Jennifer Hess, a ChronicBabe contributor, knows that eating minimally processed foods without many additives helps keep her pain under control. Instead of eating junk when she’s exhausted, in pain and can’t think, she has invested in good kitchen tools and always has easy-to-prepare, good-for-you food on hand. Jennifer shares her secrets in Chronic in the Kitchen! Tips to Keep You Cooking.
Posting links to news reports related to headaches and pain has made me increasingly uncomfortable. It is important to stay on top of what’s happening with our disease, but reading headlines and brief, one-sided reports isn’t enough.
Media outlets do serve the important role of messenger, but the primary goal of newspapers and radio and TV stations is financial gain. Hailing the miracle cure, shocking study results or any extreme position gets attention, which in turn brings in money. I don’t say this to be critical, but to point out the inherent contradictions in reporting.
Reporters and news sources do have a responsibility to improve the quality of medical reporting, but we’re doing ourselves a disservice waiting for the industry to change. Patients have a responsibility to digest information critically. As I wrote in yesterday’s post about nerve stimulators, we have to question what we learn – no matter if we learn it from the media, doctors or alternative health care providers.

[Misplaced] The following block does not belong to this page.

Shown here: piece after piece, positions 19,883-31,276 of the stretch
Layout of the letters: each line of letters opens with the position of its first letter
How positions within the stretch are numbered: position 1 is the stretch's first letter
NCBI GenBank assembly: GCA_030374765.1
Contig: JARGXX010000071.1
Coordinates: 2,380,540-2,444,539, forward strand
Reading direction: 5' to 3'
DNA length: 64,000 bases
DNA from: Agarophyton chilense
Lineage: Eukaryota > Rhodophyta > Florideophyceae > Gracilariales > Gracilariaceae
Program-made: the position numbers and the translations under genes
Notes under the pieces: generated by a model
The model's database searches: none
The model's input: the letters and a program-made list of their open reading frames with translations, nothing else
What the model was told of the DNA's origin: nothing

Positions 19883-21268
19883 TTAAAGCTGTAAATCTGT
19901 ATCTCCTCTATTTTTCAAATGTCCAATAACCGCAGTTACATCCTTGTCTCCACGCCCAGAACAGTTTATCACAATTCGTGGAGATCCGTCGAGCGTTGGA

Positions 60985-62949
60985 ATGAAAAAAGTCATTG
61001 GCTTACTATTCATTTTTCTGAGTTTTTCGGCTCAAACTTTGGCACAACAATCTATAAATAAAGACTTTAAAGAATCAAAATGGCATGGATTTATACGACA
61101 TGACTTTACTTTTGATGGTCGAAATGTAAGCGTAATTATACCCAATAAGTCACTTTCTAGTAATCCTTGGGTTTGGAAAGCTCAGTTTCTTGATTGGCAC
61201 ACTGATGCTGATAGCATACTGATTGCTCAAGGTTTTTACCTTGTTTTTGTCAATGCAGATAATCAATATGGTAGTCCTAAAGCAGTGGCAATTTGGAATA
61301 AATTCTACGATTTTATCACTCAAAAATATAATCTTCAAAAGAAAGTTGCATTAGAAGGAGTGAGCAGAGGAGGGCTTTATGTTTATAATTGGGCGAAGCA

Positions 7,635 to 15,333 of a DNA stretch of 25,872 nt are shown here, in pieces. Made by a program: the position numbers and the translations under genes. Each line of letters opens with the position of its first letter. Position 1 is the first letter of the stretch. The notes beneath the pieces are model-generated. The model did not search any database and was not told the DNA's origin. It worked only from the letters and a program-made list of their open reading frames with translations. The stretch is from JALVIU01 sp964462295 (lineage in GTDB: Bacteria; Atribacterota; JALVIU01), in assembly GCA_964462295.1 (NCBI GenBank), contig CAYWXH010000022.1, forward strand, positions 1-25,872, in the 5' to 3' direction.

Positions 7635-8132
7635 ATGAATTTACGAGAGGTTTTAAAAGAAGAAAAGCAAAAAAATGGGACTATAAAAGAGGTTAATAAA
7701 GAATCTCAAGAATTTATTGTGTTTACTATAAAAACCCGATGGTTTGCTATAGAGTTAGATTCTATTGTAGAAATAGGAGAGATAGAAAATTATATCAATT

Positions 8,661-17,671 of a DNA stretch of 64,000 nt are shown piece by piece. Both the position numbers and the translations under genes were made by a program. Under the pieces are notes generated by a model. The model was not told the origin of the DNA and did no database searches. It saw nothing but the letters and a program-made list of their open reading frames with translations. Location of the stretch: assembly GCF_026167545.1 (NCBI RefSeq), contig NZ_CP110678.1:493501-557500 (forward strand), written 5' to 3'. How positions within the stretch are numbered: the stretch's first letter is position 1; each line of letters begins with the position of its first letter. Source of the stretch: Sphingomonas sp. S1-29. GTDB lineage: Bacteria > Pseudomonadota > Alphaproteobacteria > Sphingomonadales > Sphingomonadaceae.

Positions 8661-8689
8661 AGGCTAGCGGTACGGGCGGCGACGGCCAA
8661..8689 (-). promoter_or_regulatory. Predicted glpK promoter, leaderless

These are some questions I ask when I evaluate news.
- Is the proclamation in the headline supported by the findings described in the article?
- Is only one point-of-view presented? Who else may provide a valuable perspective?
- If it’s about a study, is it the first one to have these results? If not, are the findings consistent with those in other studies?
- Is cause and effect stated or implied in the article? If so, does the information in the article support this conclusion?
- Are the side effects covered adequately? Could there be side effects or complications that aren’t addressed?
While writing this post, I found Health Compass, an excellent resource on how to evaluate the reliability of health information. Although the focus of the site is aging, the lessons apply to anyone seeking medical knowledge.
As for The Daily Headache, I sometimes blog about news that doesn’t hold up to these standards. I actively decide if it’s worth sharing even if it doesn’t fit, but I don’t always tell you why or even that I’m doing this. I’ll try to be clearer in the future.
Desperation makes ignoring pitfalls easy. Choosing a treatment without much clinical research to back it up or expose its shortcomings, like nerve stimulation, shouldn’t be done lightly.
The downsides that aren’t covered in the media? Just as the body tends to “outsmart” meds after a while, a nerve stimulator may stop working over time. Also, the surgery itself, or having a device implanted in your body over the long haul, may complicate or increase your pain. Notice that both of these sentences contain the word “may.” Studies on nerve stimulation for chronic headache are underway, but these are among the many questions yet to be answered.